One of my friends on Facebook once said the problem in our culture is we think too much about sex. That’s not the problem. The problem is the opposite in fact! We don’t think enough about sex! We dream about it. We fantasize about it. We joke about it. We even just do it! We just don’t think about it. As a Christian, I find thinking about sex and seeing it as a revelation of God makes me hold it in awe even more.

It didn’t get better. I avoided undressing in front of my husband. I tried not to kiss him too often or too amorously so I wouldn’t lead him on. I dreaded bedtime. Maybe he’d want to have sex.

When he did, I obliged. I wanted nothing more than to make him happy because I loved him so much and because I’d been taught it was my duty to fulfill his needs. But I hated sex. Sometimes I cried myself to sleep because I wanted to like it, because it wasn’t fair. I had done everything right. I took the pledge and stayed true to it. Where was the blessed marriage I was promised?

Pugsley’s story is really common actually. If you treat sex as dirty, you will also tend to view yourself as dirty. Pugsley also is getting only one side of duty here. She is not an object just for sexual pleasure and unfortunately, that can happen even in marriage. A husband can too easily treat his wife as just an object and this is something all married men need to watch for.

I let it go on this way for almost two years before I broke down. I just couldn’t do it anymore. I told my husband everything. My feminist husband was horrified that I’d let him touch me when I didn’t want him to. He made me promise I’d never do anything I didn’t want to do ever again. We stopped having sex. He encouraged me to see a therapist and I did. It was the first step on a long journey to healing.

Let me say this. Kudos to this man! This man I think did exactly what was right! When he saw a problem, he told his wife to get the counseling she needed and in fact made it clear she did not ever need to be forced to give sex. For any husband who is in this situation, I cannot recommend enough Dawn Jones’s book. For a wife loving a man with the same struggle, there is a book by Cecil Murphey for you.

I don’t go to church anymore, nor am I religious. As I started to heal, I realized that I couldn’t figure out how to be both religious and sexual at the same time. I chose sex. Every single day is a battle to remember that my body belongs to me and not to the church of my childhood. I have to constantly remind myself that a pledge I took when I was only 10 doesn’t define who I am today. When I have sex with my husband, I make sure it’s because I have a sexual need and not because I feel I’m required to fulfill his desires.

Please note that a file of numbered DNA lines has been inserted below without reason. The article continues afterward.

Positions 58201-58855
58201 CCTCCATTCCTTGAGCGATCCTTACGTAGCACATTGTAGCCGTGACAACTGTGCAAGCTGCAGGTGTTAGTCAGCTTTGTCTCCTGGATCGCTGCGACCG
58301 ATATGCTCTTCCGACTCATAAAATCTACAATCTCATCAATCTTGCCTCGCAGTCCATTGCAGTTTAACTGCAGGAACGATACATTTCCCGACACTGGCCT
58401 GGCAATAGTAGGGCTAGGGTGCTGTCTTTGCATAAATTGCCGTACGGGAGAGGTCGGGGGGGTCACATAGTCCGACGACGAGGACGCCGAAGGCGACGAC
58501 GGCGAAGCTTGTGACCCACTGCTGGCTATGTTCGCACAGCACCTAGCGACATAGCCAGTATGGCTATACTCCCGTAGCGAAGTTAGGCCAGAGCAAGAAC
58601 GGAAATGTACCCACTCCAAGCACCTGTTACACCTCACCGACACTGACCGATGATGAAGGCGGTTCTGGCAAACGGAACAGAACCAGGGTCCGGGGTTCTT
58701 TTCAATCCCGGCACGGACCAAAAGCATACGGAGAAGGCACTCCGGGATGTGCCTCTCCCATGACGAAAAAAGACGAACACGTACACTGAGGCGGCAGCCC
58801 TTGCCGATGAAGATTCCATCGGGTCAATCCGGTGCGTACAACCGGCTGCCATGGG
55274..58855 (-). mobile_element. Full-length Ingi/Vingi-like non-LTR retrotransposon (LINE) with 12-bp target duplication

Unfortunately, there are too many that will fit into this category. Imagine that you’re a nominal Christian and you go to church regularly, but you don’t really get into it. Then you discover sex and it seems like sex contradicts your Christianity. Are you going to be willing to give up sex for Christianity?

If you have a nominal Christianity, you’re fooling yourself if you think so. Pugsley unfortunately has the right idea to an extent. Sex can be because she wants to and she has a need to fulfill and she does so as an act of love. Of course, I think there are times a wife can go along with her husband even if she’s not feeling it then. Halfway through, that feeling could change.

Pugsley should realize many of us are devout Christians and have no trouble reconciling our Christianity with sex. I don’t even like to say that because there’s really nothing to reconcile! Sex is again God’s idea. It is His creation and the reason why it’s a totally awesome time is that He created it to be one!

I’m now thoroughly convinced that the entire concept of virginity is used to control female sexuality. If I could go back, I would not wait. I would have sex with my then-boyfriend-now-husband and I wouldn’t go to hell for it. We would have gotten married at a more appropriate age and I would have kept my sexuality to myself.

I find this quite a puzzle. After all, why would men invent a story that says they are to wait until marriage to sleep with a woman? How is that controlling female sexuality? If anything, the teaching controls male sexuality since this is something that men tend to struggle with a lot more than women do.

Unfortunately, I can’t go back but I can give you this message as a culmination of my experiences: If you want to wait to have sex until marriage make sure it’s because you want to. It’s your body; it belongs to you, not your church. Your sexuality is nobody’s business but yours.

And as one on the other end, I am very happy I waited. I am thrilled to know that Allie and I go through life only knowing each other as sexual lovers. We know that we alone have exclusive rights to each other and that will be the case until death does us part.

Unfortunately, Pugsley’s article really doesn’t present a full Christian view, and I suspect it’s because she only had the veneer of one. You do not find Scripture cited or see what role God plays in your relationship or see what the impact of the life of Christ is to have on your relationship.

Pugsley is a reminder to us that we need to do better in teaching about sexuality to the youth of the church today. Let’s try to do that.